But you brother wasn’t a money person. Ron was a BAND person … Ron gave this pristine lp to Rose
Ron was a BRUCE person … Ronny gifted this Springsteen album to Rose
Ron was an Elvis person … Ron gave Rose this Elvis Christmas pocketbook one Christmas!
He was wild and free …
He was million times more than this on-line nothing you gave him:
“Ronald passed away on Wednesday, May 15, 2019. Ronald was a resident of Massachusetts at the time of passing.”
And the wake and funeral were private. Ronny knew a ton of people! From all rungs of life’s ladder. Like me, he was a walking Charles Dickens novel – each character, no matter how low or high – sparkled! I – and many folks, I’m sure – would have liked to have said goodbye, old friend, to Ronny!
So now there are just the memories:
Ronny saying NO ROSE! to me as I made a grab for and he clutched ever more strongly to his wide hairy chest … an almost new COMPLETE STAX RECORDINGS MULTI CD BOX SET!!!
Ah, C’mon, Ronny! I said laughing, knowing I was never gonna get that STAX treasure chest.
NO, ROSE! Ronny said, smiling as I gingerly touched the box set’s cover and then walking to his lp section and handing me a so-so Johnny Cash album. (He knew it was so-so – that’s why he gave it to me!)
Or: Ronny sitting by Mary. Mary looking passed out, lying outstretched, in her desk chair and me screaming RONNY! RONNY! Something’s wrong with Mary!! and Ronny saying softly to me, It’s ok, Rose. She’s only sleeping …
Or Ronny bartering for an InCity Times ad when broke – usually for a couple of albums and a hug. Ronny was a big bear of a guy yet he gave the gentlest hugs! I always felt he was one of the most sensitive people I had ever come upon and that the world was too much for him…conspired against him.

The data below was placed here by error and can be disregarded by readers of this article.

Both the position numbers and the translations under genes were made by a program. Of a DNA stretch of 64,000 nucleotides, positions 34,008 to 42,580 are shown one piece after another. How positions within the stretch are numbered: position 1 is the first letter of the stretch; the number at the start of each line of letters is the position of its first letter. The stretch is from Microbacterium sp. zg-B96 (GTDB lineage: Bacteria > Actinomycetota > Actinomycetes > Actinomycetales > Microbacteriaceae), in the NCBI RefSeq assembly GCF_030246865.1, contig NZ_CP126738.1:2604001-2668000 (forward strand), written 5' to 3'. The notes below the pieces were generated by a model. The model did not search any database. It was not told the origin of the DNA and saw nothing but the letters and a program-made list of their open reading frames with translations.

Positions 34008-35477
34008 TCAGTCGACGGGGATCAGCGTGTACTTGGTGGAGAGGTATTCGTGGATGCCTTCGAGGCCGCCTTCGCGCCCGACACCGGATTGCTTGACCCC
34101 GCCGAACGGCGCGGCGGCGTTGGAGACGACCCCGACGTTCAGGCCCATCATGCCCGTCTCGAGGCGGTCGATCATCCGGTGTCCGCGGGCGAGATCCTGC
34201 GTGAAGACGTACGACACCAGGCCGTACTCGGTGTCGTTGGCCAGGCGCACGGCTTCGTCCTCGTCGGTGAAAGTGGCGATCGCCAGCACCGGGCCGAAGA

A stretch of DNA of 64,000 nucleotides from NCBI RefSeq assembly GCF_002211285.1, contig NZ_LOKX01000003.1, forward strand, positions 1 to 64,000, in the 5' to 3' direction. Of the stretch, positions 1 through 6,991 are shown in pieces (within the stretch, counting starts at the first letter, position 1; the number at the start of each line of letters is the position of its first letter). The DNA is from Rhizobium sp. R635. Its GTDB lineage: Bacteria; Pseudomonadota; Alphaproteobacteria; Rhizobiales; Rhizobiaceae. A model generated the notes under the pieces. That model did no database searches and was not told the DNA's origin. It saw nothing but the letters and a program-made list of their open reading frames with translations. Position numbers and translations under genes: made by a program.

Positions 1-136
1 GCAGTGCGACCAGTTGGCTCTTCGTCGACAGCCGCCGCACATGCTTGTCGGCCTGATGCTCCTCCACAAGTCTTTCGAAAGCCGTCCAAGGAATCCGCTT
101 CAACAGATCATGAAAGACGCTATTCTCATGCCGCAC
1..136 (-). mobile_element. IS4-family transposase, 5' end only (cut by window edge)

Or: in Unique Finds … all the vintage gumball machines lined up in a row – painted fire engine red! Just like the ones I remember from my childhood. Maybe the actual ones from my ol’ Lafayette Street Freddy’s Penny Candy Store!
And all the toy fire engines – some the cool Tonka truck types, others big, metal and boxy from the 1960s – made for a little kid to hop into and pedal away in!
Or at the entrance of Unique Finds: this big – as big as an apartment washer or dryer – wild moon carny catch-all game that had stuffed animal prizes in it, plus little shutes that lit up and small multi-colored light bulbs. It whistled at ya, too!
Dee bought it and now, all clean and shiny, it sits in front of her work space at Standard Auto – all lit up!
Ronny was a magical Willy Wonka! And Dee knows it!
Today I see Ronny in his small Unique Finds office, rebuilding an old guitar that he rescued from some ol’ dump. He’s repairing it, giving it plenty of TLC … so much tenderness! … dusting it, varnishing it, recalibrating its frets, putting new strings on nice and taut and cutting the excess ends off.